Ian Shaw: TBSHS 1980-1998
18th March 2019
Ian Shaw, Headmaster between 1980 and December 1998, was the transformative leader at TBSHS, instrumental in raising the School from its secondary modern roots to a high achieving, forward thinking high school with a prestigious reputation. His contribution to the School’s progress and achievements was immense, creating an ethos which has transcended time.
Ian Shaw’s funeral took place on the 1st April 2019 in Darlington. The School was represented at the funeral by many, present and former, staff and pupils.
Ian Shaw addressed the School at Awards Evening , December 2013
Ian Shaw’s sad passing has come as a blow to lots of staff, both past and present. He clearly made a huge impact during his time as Headmaster of the School and will be remembered very fondly by so many former students, parents and governors. He played a massive part in the development and proud history of our School and shaped the ethos we strive to uphold today.
Ian Shaw made a great effort to stay in touch with the School and so many of the staff he worked alongside for eighteen years. He was the guest speaker at our Awards Evening just before I joined the School and was delighted to attend our annual Rugby Dinner a couple of years ago, where he reminisced with great fondness, about his time at TBSHS. His passion for the School and his desire to see it continue to flourish has never diminished, even 20 years after retiring. He has left an incredible legacy, for which I am truly grateful. Our thoughts are with his wife, Barbara, and all of the family at this most difficult of times.
Dale Reeve, Headmaster
Mr Shaw was an inspirational headmaster, implementing many much needed reforms to education in the school. He had a clear vision of what an all-ability school could be and a determination to make sure his vision was realised. To raise the academic profile of the school, two things above all else were needed. First, the school needed to attract pupils from the full ability range, and secondly to teach them, energetic and well qualified staff were required. There was a vital third; he made sure he was known to the students on an individual basis – he knew every student by name throughout the school!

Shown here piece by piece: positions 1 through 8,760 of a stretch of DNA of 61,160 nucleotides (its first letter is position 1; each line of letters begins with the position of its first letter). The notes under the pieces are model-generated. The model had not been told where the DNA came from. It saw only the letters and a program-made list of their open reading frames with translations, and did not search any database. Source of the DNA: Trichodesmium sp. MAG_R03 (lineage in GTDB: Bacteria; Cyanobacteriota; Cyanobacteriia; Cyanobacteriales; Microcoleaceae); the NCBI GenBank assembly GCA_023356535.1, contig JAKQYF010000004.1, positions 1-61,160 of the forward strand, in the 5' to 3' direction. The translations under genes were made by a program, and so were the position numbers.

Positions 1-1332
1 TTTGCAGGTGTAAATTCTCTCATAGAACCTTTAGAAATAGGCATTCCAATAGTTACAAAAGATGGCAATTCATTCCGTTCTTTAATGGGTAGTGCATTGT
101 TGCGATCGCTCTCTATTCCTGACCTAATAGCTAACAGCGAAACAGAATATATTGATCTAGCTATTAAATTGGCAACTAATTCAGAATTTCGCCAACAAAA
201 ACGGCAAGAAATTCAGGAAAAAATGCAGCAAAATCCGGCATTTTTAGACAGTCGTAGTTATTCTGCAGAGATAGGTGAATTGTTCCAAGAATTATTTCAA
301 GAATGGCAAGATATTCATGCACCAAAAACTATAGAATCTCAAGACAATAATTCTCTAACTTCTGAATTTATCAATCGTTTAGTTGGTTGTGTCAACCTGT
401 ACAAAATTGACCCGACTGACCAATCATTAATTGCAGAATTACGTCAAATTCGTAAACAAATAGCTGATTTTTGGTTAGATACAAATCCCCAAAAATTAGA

He had a very strong belief that everyone deserved the best education possible, both in and out of the classroom, and did his best to ensure that was the case for every student at TBSHS. Mr Shaw was always passionate about every child who came to the school and every member of staff who worked here. He believed that students can share in a wealth of sporting, dramatic, musical, aesthetic, spiritual, cultural, international and social experiences and achieve well beyond the confines of the classroom. In order to compete with the best schools in the country, the School should provide additional energy and focus to providing opportunities for students to develop personal interests, take on roles of responsibility and leadership and to become involved in the wider life of the School. This vision, to provide a wealth and variety of extra-curricular activities, is an important and intrinsic part of TBSHS life today and our exceptionally well-qualified and dedicated staff continue to set high standards of commitment and expectation.